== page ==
By Ndubuisi Francis
The Securities and Exchange Commission (SEC) has restated its determination to go after illegal fund managers in order to bring them to book.
According to a statement issued by the Commission, the SEC acting Director-General, Ms. Mary Uduk, who said this in Abuja at the weekend, said what it had done, apart from continuing to educate people, was to also go after the promoters of these schemes.
She said: “We are stepping up our enforcement mechanisms to ensure that they are apprehended and their offices sealed off. So many of them are being prosecuted in courts, we have secured convictions for some, and we have closed down so many. We verify ownership and return monies collected by them to the owners. It’s a problem around the world and we can tackle the problem by educating the public, telling them the right investments to make and the right places to put in their money.
“Ponzi scheme (also a Ponzi game or a Ponzi) is a fraudulent investment operation where the operator, an individual or organisation, pays returns to its investors from new capital paid to the operators by new investors, rather than from profit earned through legitimate sources.”
Uduk, however, advised the investing public to be wary of any investment that is proposing return levels that are unreasonably high and advised investors to ensure that the fund managers and the products they are offering are registered with the commission.
“So when people come to you and say that you can invest N50,000 today and in two hours you will get N200,000 tomorrow or get 50% in two hours, know that it’s a lie. No legal investment that pays investment that way. So what they must likely be doing is using your money to pay someone else and using someone’s money to pay you. It is important that we don’t engage in such investments.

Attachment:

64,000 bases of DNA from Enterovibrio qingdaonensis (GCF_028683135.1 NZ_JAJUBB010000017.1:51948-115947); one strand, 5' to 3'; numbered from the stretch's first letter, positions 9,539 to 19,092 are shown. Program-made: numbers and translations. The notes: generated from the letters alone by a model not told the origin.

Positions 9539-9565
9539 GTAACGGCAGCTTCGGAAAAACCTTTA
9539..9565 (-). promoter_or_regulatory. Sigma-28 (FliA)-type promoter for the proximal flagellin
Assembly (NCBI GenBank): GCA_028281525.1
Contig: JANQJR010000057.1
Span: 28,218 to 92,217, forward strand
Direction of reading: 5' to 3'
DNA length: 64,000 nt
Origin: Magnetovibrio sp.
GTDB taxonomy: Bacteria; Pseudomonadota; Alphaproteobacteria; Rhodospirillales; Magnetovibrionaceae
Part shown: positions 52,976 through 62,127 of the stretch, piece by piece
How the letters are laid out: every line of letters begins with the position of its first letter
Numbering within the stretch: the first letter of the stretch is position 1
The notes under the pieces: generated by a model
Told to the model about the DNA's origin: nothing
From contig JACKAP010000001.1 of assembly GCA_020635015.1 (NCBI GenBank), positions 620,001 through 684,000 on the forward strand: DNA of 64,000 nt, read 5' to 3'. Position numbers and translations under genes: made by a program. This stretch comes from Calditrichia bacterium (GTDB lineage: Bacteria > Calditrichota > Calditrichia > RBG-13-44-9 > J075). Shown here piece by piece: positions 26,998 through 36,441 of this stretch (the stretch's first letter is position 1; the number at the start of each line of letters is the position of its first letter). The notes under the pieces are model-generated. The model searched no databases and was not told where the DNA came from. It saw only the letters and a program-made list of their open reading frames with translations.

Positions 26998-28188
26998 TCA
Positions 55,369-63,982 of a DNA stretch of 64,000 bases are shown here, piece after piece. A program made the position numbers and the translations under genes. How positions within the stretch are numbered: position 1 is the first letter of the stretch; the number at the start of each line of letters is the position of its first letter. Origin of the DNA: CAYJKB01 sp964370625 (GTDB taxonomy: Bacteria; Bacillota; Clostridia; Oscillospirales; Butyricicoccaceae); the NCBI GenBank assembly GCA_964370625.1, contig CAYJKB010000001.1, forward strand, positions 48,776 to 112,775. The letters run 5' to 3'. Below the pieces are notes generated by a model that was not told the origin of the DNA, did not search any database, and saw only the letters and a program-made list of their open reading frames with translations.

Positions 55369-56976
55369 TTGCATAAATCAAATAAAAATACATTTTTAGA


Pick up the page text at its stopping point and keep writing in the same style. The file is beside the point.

“These fraudsters or promoters of Ponzi schemes are the false prophets of the investment environment. They are the ill wind that blows no good and at whose sight you must flee. They are to be avoided. This is one message you must take home to family, friends, relations and acquaintances in order to save them from the agony of loss of their hard-earned money,” she said.
According to Uduk, such ventures have no tangible business model, as returns would be paid from other people’s invested funds, making it a fraudulent investing scam.
The SEC boss, who restated the commission’s resolve to make the capital market more user-friendly to boost investors’ participation in the market, said the commission had been doing a lot in terms of education to increase investors’ knowledge of the capital market and enable them make informed investment decisions.
Uduk stated: “There are new investible products in the Nigerian capital market. We have a lot of ethical funds. One of the safest areas to invest in is in mutual funds and collective investment schemes and we encourage Nigerians to be part of these and others.
“The purpose is also to ensure that you do not fall victim to the antics of fraudsters who purport to be able to double any amount of money you make available to them as investment value.”
Besides, she stated that the Commission’s effort to migrate all shareholders to an e-dividend regime is to eradicate or reduce to the barest minimum the incidence of unclaimed dividend.
“Unclaimed dividend is an undesirable feature of the Nigerian capital market, which denies investors/shareholders the gains of participating in the capital market. It denies the economy access to the huge amount of money that should have accrued to shareholders and would have gone into circulation to oil the wheel of the economy.
“It is a consequence of the bottlenecks that are inherent in the erstwhile paper dividend warrant regime such as postal system inefficiency, change in investors’ addresses, poor fidelity and human fallibility in dividend payment processes, amongst others.
“There is gain in investing in the capital market and that is why we keep imploring investors to register for e-dividend and regularise their multiple subscriptions so that they can benefit from their investments,” she said.